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John R. Salverda writes:
Hera was NOT “the first mother,” and the ancients Greek did not portray her as such. She herself had a mother (Rhea), and even a grandmother named Gaea, of whom we can read in an ancient Greek source known as the Orphic hymn to Gaea (#25), where she, and not Hera, is hailed as “of Gods and men the source” and “all-parent”; “O Goddess, Earth, of Gods and men the source, endued with fertile, all destroying force; All-parent, bounding, whose prolific powers, produce a store of beauteous fruits and flowers, All-various maid, the eternal world’s strong base immortal, blessed, crowned with every grace; From whose wide womb, as from an endless root, fruits, many-formed, mature and grateful shoot. Deep bosomed, blessed, pleased with grassy plains, sweet to the smell, and with prolific rains. All flowery demon, centre of the world” If Alcaeus, refers to Hera as “mother of all” this was not the usual Greek understanding of her, perhaps it was a mere allegory (such as Paul said of “Jerusalem which is above is free, which is the mother of us all.” Galatians 4:26 KJV).
“Before she was known as Hera, the wife of Zeus had the name Dione. The name relates to the creation of Eve out of Adam, for Dione is the feminine form of Dios or Zeus. This suggests that the two, like Adam and Eve, were once a single entity.”
Dione was never known as Hera; I believe that you know this, because of the way that you worded the statement, see how you have intimated it, but did not say it outright (presenting the assertion in a way that makes it seem to fit your theory). Dione was a daughter of Oceanus and Tethys (Hesiod. Theog. 353) the cousin of Hera, and, according to others, of Gaea by either Uranus or Aether. (Hygin. Fab. Praef.; Apollod. i. 1. § 3.) in which cases she would have been Hera’s aunt. Dione was a rival of Hera’s for Zeus’ love. She was never identified, or even confused, with Hera. Her name is probably a corruption of “Zion” in my view. Zeus, who was cheating on his wife Hera, is said by some, to have fathered Aphrodite with Dione (Apollod. i. 3. sec; i.; Hom. Il. v. 370, &c.). Hera was not Dione and so, even if we consider her name to be “the feminine form of Dios,” it has no bearing on your contention that Zeus and Hera “like Adam and Eve, were once a single entity.”
“In his Works and Days, the poet Hesiod wrote of “how the gods and mortal men sprang from one source.”3 The first couple, Zeus and Hera, were that source.”
If one reads Hesiod, he will find that “Zeus and Hera” are not the “one source” that he is referring to (neither were they the first couple). “Or if you will, I will sum you up another tale well and skilfully — and do you lay it up in your heart, — how the gods and mortal men sprang from one source.” (Hesiod, “Works and Days” ll. 106-108). As you can see this was the introductory statement of “another tale” about the origins of history. Before this statement Hesiod had described the creation of mankind (out of clay) by Prometheus, and how the first woman had a secondary creation, how she then proceeded to disobey a rule that she had been given and introduced all evils into the world. Surely Pandora is more Eve-like than is Hera. Hesiod then goes on to tell his other tale, but it says nothing about how the gods and mortal men sprang from Zeus and Hera, because they didn’t. The tale that Hesiod then tells is the one about the 5 ages of mankind, beginning with the Golden Age, over which Kronos and Rhea (the father and mother of Zeus and Hera) presided. In the Golden Age of Kronos mankind lived in a pristine state, with lifespans of a thousand years, the Earth gave up it’s produce without toil, and humans could talk with animals; much more like the Edenic account than anything connected with the stories of Zeus and Hera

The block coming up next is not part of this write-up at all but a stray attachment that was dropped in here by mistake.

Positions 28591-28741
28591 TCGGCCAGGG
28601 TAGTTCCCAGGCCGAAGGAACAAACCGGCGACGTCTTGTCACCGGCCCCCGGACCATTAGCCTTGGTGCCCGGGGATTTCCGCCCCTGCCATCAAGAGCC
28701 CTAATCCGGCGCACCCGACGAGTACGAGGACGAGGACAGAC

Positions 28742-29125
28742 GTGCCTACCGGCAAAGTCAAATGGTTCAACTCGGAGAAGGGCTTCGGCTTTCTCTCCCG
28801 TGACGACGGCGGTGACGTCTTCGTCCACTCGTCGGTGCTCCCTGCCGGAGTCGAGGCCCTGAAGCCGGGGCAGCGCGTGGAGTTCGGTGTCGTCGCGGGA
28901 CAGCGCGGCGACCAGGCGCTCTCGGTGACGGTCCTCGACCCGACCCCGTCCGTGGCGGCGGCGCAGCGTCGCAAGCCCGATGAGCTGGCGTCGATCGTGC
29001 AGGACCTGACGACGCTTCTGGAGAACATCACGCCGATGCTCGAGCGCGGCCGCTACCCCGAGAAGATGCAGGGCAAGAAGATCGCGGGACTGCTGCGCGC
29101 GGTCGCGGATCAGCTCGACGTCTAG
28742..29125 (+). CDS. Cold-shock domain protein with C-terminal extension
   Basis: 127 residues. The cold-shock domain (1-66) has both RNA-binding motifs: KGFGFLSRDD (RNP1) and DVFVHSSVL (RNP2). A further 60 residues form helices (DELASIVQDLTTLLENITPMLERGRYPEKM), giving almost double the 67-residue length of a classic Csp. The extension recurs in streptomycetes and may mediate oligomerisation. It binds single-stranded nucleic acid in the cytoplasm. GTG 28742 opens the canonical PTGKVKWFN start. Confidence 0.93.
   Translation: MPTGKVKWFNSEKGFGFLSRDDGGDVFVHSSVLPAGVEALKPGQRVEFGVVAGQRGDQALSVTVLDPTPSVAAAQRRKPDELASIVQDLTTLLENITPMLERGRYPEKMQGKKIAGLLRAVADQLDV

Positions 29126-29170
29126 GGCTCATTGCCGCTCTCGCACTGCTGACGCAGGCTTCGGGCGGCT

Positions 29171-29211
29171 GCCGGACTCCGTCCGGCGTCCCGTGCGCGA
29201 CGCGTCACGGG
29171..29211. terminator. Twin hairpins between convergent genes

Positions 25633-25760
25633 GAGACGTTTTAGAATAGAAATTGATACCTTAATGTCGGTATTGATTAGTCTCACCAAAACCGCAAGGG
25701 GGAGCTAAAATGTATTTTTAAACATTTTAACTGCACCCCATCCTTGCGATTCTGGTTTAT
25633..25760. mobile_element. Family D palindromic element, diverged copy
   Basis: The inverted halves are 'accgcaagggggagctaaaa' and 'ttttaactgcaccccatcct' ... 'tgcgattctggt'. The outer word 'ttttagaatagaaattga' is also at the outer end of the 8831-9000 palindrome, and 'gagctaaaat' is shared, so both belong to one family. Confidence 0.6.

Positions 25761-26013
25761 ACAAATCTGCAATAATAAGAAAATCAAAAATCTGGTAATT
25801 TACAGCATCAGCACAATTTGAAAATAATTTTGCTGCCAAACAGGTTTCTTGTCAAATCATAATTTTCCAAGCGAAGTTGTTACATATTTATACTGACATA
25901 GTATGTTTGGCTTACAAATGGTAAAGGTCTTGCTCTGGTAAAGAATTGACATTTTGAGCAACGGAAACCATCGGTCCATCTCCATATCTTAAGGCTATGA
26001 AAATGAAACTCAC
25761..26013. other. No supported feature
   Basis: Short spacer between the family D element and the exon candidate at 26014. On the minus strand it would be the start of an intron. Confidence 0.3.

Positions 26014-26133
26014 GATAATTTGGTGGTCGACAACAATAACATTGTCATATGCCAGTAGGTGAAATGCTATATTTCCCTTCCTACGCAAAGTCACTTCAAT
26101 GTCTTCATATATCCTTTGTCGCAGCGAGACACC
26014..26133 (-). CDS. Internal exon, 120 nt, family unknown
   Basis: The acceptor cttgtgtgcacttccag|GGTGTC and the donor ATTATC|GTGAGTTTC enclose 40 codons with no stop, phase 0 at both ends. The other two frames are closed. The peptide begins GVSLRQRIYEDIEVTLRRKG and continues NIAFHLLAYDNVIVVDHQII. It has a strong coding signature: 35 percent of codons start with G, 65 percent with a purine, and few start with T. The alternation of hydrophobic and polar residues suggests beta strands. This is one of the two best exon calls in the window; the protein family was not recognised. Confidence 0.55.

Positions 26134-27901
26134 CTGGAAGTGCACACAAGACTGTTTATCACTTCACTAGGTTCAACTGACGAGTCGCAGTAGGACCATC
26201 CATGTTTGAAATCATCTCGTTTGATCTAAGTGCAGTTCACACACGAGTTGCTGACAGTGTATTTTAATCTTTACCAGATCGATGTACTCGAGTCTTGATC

“Hera is the single mother of all humanity”
As far as I can tell, in any of the ancient Greek sources that I have ever seen, Hera was not the mother of one single human.
“The term “father Zeus” is a description of the king of the gods which appears over 100 times in the ancient writings of Homer.”
Although Adam was “created in the image of God” (the father), we do not say “father Adam” we do say “God the Father.” Just because the Greeks worshiped Zeus as “god the father,” is no evidence that they thought of Zeus as some type of Adam figure.
“The Greek tradition insists that Zeus and Hera were the first couple”
Greek tradition does not even suggest that Zeus and Hera were the first couple, let alone “insist” upon it. The Greek myths note plenty of couples that were supposed to predate Zeus and Hera; there were Ouranos and Gaea, Okeanos and Tethys, Hyperion and Theia, Krios and Eurybia, Koios and Phoibe, Kronos and Rhea, Iapetus and Clymene, and etc. These were all brother/sister and husband/wife pairs. (Hesiod, Theogony 334 – 515)